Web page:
The future of programming interviews
October 2, 2004
Everyone else is talking about the Google Labs Aptitude Test, but I’m wondering something a lot more simple-minded: now that CS students typically learn high-level languages first (or only), where are programming interviews going?
A lot of the classic programming interview questions are actually sort of stupid in themselves, but supposedly test whether you have a reasonable CS background and/or have memorized one of the cram books available. Exhibit A is reversing a singly-linked list, a thing that very few people actually have to do in life but which still shows up in programming interviews (generally, in my experience, those given by people who haven’t actually programmed since the 1980’s).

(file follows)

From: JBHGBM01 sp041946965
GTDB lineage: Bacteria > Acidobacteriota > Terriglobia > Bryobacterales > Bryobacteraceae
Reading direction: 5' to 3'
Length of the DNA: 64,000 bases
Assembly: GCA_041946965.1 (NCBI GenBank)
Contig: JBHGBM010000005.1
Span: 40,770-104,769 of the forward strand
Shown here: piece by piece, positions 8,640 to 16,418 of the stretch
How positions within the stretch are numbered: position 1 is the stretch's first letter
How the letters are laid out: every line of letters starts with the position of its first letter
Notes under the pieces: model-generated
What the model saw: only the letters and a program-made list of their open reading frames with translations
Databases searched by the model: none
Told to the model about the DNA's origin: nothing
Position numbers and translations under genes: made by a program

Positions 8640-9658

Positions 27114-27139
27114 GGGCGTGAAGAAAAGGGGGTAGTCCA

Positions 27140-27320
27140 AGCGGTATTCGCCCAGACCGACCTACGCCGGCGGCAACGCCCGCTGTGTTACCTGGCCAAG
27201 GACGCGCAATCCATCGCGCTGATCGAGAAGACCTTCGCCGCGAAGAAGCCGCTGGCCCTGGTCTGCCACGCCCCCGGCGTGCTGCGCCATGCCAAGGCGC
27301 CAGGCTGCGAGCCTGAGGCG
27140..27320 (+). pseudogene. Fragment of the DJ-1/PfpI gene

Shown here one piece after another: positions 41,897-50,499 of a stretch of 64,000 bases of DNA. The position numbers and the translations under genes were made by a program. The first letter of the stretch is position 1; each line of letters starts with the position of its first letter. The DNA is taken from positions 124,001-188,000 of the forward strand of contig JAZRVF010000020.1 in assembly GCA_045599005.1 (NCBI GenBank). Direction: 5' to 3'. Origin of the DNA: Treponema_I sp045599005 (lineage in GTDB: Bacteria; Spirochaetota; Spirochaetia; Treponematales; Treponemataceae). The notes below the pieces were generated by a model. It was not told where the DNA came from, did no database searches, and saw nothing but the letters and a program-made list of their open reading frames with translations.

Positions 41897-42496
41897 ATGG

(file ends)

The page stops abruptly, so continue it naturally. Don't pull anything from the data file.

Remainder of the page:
In C, there are some little subtleties in the implementation, like remembering to pass a pointer to the head pointer inside a function. But in Java, anyone who does not do it this way:
List mylist = new LinkedList();
is a moron. This is the Java way to accomplish the stated task. Any other way is artificial, wasteful, and distasteful. But what does it prove about a candidate?
Anyway, bad hiring managers could at least get away with stuff like this while C/C++ were still the standard in CS education. But now that Java and C# seem to have completed their takeover, and may even be giving way to Python and Ruby, it will be interesting to see whether the dinosaur managers have to rethink their interview tactics.